While pitched battles for a sovereign and independent Ukraine rage on, governments worldwide are engaged with Ukraine to discuss its future. One very important voice is often missing: that of the private sector.
Many outside of Ukraine are only passively familiar with the country’s business environment. It is often assumed that the situation is largely unchanged since the Soviet era and the nation is overrun with oligarchs and corruption. Perceptions are further fueled by Russian disinformation. Over CIPE’s three decades on the ground in Ukraine, we have observed and supported the private sector’s efforts to act with integrity and demand greater accountability.
As thoughts turn to reconstruction, CIPE and its Ukrainian partners propose the creation of a mechanism driven by the private sector to collect and provide recommendations.
The true picture of pre-war Ukraine, from brains to grains, is one of a private sector that was poised for strong growth, with new levels of foreign direct investment and a stable macroeconomic outlook. Key sectors were evolving and innovating rapidly. Ten tech unicorns were based there, with more on the horizon. The agricultural sector was attracting hundreds of millions of dollars in investment annually and in the process of upgrading and modernizing systems. Networks of associations, chambers, and think tanks were pushing for reforms that would transform the country and make it a more inclusive economy and reliable trading partner. When the war started, the attention of these organizations turned to humanitarian aid and supply chain management, with close collaboration from government and civil society.
As thoughts turn to reconstruction, CIPE and its Ukrainian partners propose the creation of a mechanism driven by the private sector to collect and provide recommendations that will help the government and investors better prioritize reconstruction decisions and projects.
In addition to providing practical feedback and expertise, this independent private sector platform would offer an additional check on official proposals and directives around rebuilding. The platform would also help ensure transparency and accountability in procurement and spending, reassuring international investors that the private sector is adequately represented in all phases of planning and that work can really be executed. If done right, good ideas from even the smallest of start-ups could reach global investors.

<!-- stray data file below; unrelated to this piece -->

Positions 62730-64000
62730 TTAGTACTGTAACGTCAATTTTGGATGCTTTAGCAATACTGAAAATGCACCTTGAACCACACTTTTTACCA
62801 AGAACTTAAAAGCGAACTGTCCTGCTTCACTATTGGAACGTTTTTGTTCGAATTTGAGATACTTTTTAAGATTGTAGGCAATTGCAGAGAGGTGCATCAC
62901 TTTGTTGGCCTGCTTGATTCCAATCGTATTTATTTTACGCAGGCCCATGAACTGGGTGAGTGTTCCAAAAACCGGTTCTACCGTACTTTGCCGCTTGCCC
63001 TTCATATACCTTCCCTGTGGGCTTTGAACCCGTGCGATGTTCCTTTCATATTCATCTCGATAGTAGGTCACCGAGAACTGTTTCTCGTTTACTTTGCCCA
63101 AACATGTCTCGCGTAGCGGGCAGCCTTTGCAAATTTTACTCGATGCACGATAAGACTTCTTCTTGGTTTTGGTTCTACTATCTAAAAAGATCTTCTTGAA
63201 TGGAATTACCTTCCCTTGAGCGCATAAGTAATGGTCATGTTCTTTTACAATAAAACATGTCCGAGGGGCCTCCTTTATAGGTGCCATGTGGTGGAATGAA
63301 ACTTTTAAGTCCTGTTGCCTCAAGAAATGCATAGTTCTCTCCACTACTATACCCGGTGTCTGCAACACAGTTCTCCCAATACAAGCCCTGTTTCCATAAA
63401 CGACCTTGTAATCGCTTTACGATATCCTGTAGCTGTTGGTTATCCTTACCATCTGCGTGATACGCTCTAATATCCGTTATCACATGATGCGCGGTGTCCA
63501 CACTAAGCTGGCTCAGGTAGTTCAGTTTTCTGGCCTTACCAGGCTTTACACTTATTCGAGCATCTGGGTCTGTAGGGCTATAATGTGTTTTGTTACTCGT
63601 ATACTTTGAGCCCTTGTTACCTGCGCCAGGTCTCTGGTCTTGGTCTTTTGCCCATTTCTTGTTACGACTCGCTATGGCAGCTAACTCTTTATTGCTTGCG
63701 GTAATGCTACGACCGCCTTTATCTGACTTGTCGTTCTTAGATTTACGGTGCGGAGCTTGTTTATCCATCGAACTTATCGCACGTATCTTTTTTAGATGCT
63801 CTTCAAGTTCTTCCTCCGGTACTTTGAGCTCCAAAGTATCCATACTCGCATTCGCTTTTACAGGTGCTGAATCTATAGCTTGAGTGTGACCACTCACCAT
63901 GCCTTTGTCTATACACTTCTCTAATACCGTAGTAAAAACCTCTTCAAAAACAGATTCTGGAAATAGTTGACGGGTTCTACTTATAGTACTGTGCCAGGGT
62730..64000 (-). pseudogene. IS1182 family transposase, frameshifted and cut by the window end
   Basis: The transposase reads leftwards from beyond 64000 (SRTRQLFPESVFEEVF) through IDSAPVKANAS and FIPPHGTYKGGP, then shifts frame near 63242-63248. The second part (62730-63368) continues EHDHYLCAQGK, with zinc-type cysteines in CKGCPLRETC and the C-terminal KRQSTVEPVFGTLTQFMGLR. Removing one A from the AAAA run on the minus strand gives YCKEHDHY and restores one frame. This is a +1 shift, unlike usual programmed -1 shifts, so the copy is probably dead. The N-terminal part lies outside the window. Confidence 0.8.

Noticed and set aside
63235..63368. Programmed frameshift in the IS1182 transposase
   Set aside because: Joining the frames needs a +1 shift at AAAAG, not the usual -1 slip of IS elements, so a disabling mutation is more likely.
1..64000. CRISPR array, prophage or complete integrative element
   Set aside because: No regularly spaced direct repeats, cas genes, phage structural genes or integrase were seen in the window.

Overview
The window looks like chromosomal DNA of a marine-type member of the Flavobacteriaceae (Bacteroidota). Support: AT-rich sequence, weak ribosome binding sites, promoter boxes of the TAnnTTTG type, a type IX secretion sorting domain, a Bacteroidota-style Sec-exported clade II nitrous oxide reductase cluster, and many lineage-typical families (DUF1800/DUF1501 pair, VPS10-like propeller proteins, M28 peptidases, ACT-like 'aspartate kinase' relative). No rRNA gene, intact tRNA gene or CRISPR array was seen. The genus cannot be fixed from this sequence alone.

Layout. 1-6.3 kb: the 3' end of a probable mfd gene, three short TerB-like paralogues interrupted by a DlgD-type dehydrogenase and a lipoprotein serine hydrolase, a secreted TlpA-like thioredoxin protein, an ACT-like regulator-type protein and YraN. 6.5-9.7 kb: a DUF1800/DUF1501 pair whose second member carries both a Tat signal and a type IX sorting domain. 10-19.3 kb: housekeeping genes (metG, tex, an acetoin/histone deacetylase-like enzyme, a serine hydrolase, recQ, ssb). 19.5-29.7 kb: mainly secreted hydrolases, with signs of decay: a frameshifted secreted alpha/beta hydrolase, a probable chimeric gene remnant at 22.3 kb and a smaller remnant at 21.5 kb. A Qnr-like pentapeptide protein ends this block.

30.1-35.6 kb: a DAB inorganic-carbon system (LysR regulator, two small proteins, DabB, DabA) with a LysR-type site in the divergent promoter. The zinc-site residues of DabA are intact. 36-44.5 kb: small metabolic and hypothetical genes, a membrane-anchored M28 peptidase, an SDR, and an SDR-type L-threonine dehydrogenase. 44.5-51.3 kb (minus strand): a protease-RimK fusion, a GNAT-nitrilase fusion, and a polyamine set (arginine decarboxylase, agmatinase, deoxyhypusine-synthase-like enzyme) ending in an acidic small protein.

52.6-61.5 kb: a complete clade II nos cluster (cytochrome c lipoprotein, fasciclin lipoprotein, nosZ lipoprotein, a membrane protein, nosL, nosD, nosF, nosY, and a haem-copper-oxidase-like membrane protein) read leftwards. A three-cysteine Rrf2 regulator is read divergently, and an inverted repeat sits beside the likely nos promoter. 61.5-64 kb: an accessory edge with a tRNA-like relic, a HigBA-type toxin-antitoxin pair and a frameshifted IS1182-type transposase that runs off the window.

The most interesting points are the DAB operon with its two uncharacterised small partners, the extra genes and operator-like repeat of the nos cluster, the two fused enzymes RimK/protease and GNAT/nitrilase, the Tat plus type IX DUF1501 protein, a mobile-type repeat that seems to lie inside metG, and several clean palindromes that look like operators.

CIPE-supported studies show that the Ukrainian people and the government trust its business community now more than ever before.
Such dialogues could help planners more effectively prioritize infrastructure projects, by flagging real life challenges, as well as practical solutions and opportunities where the private sector might take a leadership role with government support. For example, it is estimated that demining efforts to remove tons of Russian ordinance embedded in Ukrainian land will take ten years, and farmers will not be able to plant wheat and other crops in their fields until this is done.
Without a quick return to planting, Ukraine’s large agriculture sector, particularly in the hard hit east and south of the country, will continue to suffer. Demining work itself is costly, dangerous, and may require agility in financing, as well as a great deal of expertise and a healthy appetite for risk that may invite private sector innovation and solutions. Ukrainians are not waiting, with the Kyiv School of Economics already issuing a clear call to action for private sector innovation to address the issue.
CIPE-supported studies show that the Ukrainian people and the government trust its business community now more than ever before. The proposed hub could serve as a further connection point for business-to-business, as well as business-to-government, collaboration and cooperation. As we have seen, a dynamic and engaged private sector will improve the livelihoods of all Ukrainian citizens.